Twice last week, Marvel surprised me. Perhaps they’re now making a concentrated effort to get out of the self-destructive, obsessively grim ‘n gritty cloud that they’ve been desperately living under in recent years, but, much like Strange, S.W.O.R.D. #1 is a surprisingly light-hearted adventure with a solid creative team, a cartoonish tone and a strong sense of the bizarre. Following the adventures of Abigail Brand as she juggles new obstacles from Osborn with hectic space adventures, writer Kieron Gillen quickly introduces readers to the important cast-members, making each distinct and lively without stealing too many pages from the narrative itself.
Steven Sanders’ energetic art is well-matched by Gillen as he draws a bizarre assortment of alien entities with verve, if not with a particularly memorable sense of design aesthetics. The pair introduce a large cast, but they do so entertainingly. Like Strange, the book is not without its flaws, but, like Strange, it is nonetheless an engaging, fun read that offers a reminder of just how expansive, and how weird, the Marvel Universe can be.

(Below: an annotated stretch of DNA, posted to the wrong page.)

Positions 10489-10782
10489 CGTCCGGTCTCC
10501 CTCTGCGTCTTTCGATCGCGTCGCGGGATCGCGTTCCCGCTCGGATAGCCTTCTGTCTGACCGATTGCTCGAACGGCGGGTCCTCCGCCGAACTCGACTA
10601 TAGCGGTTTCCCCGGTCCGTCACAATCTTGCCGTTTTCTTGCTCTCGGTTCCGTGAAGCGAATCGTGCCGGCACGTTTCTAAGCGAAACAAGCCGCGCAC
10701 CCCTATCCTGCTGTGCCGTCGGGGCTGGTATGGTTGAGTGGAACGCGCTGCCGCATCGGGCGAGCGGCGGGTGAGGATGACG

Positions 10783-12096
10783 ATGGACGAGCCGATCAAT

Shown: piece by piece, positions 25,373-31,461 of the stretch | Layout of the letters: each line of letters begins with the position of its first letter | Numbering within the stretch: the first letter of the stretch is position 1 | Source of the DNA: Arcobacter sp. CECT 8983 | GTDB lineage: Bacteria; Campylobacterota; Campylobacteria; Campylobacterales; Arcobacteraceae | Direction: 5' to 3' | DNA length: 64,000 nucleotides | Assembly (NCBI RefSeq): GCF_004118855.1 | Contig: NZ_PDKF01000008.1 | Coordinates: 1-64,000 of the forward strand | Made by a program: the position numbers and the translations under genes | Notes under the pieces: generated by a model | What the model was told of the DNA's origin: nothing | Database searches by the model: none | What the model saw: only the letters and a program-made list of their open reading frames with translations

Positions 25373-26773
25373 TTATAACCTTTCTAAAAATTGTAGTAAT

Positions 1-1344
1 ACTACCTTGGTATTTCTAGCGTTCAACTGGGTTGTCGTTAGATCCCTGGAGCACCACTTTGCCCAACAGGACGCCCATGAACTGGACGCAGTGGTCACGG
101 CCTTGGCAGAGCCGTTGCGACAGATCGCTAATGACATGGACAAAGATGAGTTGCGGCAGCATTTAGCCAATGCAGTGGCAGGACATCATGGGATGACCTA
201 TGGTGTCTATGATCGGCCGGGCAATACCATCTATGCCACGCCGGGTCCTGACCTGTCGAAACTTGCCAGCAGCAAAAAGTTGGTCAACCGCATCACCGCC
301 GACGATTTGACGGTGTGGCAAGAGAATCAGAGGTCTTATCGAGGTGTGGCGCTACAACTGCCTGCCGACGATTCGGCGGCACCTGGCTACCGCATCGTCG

The Shield #3
Trautmann’s opening issue of The Shield impressed me. It seemed like it might be a fitting successor to the action-espionage tradition that DC lost when they cancelled Checkmate (or rather, when they gave Checkmate to Bruce Jones) and Marvel lost when they put the two least subtle human beings on the planet, Bendis and Millar, in charge of their world-building. But while Trautmann is hardly a novice at comics anymore, The Shield #3 displayed what looks like a surprising lack of confidence, despite still-excellent characterization and a good use of the arc’s guest star, Magog.
The back-up feature remains relatively forgettable, which was less of an issue when the main story seemed so promising. Jerwa and Scott are hardly turning in bad work, but it doesn’t particularly fit, tonally or thematically, with the book to which their back-up is attached, a bad sign for the book’s consistency (and sales). With one arc completed in the main feature, the book’s grace period is over.
- Cal Cleary